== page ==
by O’Neil Pyke, MD
Healthcare in the US is once again in the midst of yet another massive overhaul. And at the center of it, we find the specialty of Hospital Medicine (HM). Still in its infancy, HM has been tasked with the duty of championing the healthcare changes within the walls of the hospital; and in many cases, beyond.
Led by CMS, the payers of healthcare services are purposefully moving away from a quantity based payment system to now embrace patient safety and quality as the key endpoints. Essentially, the current healthcare environment is demanding more accountability and higher quality of care, with an overarching goal of cutting cost. Daunting indeed, but these are the marching orders for hospital executives across the US. It is therefore crucial that we pause to better understand the current imperatives of the modern hospital and hospital executives to assure proper alignment. In other words, the HM service must present itself as a visible partner in the care of patients in the hospitals to complete the Inpatient Care Continuum (ICC).
In many ways, HM was borne out of this emerging need to improve quality of care and outcomes, not to mention the disastrous financial implications of failure. One of the key questions for hospitals and healthcare executives (and therefore HM services) is: what constitutes success and how will failure reveal itself? Before answering those questions, let’s review a few definitions. HM, as defined by the Society of Hospital Medicine (SHM), is defined as:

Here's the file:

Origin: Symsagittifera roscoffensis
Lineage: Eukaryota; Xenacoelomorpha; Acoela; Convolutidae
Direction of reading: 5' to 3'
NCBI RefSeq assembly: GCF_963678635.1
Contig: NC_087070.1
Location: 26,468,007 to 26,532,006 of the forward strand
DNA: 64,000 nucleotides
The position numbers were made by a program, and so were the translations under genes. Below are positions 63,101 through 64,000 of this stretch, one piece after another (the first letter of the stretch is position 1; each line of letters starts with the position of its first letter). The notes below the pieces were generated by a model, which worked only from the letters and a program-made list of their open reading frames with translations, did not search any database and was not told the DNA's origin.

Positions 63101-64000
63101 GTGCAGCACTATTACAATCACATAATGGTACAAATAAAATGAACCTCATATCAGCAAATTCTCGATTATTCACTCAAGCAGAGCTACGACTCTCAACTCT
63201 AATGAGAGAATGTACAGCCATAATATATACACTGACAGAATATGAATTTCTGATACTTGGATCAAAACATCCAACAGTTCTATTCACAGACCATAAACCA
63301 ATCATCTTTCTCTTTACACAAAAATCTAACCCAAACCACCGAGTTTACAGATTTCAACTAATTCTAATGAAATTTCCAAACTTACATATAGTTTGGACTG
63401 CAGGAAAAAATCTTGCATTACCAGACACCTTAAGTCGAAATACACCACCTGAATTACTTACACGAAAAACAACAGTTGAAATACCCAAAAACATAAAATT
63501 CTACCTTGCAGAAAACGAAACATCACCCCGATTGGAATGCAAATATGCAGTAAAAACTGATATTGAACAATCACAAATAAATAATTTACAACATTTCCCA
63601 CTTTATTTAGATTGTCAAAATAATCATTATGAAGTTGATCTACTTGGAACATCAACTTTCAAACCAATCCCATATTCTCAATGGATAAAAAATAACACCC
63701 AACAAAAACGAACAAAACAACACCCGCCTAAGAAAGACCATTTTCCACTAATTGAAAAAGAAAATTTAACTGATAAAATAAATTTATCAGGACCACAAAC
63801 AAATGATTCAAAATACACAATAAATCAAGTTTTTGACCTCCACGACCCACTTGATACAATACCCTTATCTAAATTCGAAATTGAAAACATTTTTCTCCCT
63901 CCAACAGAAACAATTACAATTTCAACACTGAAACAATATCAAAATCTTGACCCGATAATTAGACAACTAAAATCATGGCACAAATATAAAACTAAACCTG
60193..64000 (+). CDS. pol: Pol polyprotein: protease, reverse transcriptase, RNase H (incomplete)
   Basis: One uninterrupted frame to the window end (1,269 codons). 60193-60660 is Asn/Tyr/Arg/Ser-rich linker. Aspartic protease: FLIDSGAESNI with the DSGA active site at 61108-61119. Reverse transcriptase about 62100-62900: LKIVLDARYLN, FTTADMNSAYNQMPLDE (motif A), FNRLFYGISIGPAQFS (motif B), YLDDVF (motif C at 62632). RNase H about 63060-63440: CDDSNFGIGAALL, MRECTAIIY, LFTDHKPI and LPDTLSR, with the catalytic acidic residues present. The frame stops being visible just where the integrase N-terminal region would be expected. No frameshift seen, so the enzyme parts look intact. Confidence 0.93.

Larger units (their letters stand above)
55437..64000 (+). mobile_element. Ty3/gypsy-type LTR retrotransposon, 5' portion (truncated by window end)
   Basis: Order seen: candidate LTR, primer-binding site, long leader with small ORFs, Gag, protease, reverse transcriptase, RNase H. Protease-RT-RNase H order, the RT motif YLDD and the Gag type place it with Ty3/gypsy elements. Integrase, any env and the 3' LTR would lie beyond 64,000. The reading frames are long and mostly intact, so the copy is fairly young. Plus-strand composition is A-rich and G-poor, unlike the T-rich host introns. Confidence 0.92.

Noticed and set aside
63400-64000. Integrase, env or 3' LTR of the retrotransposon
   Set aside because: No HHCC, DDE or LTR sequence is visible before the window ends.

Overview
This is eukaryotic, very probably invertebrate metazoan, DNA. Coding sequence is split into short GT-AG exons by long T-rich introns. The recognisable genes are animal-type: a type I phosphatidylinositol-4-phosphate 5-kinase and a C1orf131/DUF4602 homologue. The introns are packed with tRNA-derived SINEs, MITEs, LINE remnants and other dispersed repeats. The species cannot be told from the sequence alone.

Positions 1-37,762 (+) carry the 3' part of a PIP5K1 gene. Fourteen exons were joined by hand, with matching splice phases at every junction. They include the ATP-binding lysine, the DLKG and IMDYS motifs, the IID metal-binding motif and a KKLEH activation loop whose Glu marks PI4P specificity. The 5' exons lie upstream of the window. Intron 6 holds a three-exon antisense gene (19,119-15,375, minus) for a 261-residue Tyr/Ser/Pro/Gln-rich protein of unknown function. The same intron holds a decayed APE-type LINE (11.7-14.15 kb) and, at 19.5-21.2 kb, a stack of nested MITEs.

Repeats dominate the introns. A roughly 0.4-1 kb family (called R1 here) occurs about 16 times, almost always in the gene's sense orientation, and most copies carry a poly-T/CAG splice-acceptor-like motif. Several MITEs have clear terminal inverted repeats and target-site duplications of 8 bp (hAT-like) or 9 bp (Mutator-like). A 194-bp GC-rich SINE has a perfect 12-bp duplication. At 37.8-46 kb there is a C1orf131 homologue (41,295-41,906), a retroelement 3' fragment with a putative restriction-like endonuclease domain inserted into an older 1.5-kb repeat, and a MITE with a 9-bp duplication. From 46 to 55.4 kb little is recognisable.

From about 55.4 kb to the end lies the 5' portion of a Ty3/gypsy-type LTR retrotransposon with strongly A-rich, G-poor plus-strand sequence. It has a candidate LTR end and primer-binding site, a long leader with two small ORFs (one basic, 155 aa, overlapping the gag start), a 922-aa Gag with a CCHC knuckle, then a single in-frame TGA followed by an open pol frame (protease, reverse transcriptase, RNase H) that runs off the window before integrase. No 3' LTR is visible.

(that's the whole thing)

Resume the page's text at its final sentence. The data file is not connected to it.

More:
“A medical specialty dedicated to the delivery of comprehensive medical care to hospitalized patients.”
Further, SHM defines a hospitalist as:
“A physician who specializes in the practice of hospital medicine. Following medical school, hospitalists typically undergo residency training in general internal medicine, general pediatrics or family practice, but may also receive training in other medical disciplines.”
In today’s healthcare landscape, a hospitalist must be more, do more and accomplish all this with even fewer resources compared to their predecessors. For true sustainability, alignment and success of HM, I submit the following as a more accurate definition of the hospitalist:
“A generalist (Internal Medicine or Family Practice Physician or Advanced Practice Provider) who merges a strong clinical skill set with a superior understanding of the operational components necessary to implement systems improvement and efficient coordination of patient care.”
Going forward, Hospitalist programs will not be afforded the option of just “getting by” with staffing the service. Full alignment will be demanded (as it should be). As the payers of healthcare services, led by CMS, hold the hospitals accountable, the hospitals will in turn hold the providers accountable. Practice Management organizations, MUST respond loud and clear to this healthcare challenge. Client hospitals are simply seeking solutions that have not been afforded to them by their current staff and/or structure.
The key here is partnership: meeting the client hospitals where they underperform and helping to guide them toward innovative solutions. The success of HM services will hinge on proactive examination of the institution(s) and delivering patient-centered, cost effective and evidence-based care. Again, this is a daunting task, but with the correct deployment of resources, it is attainable.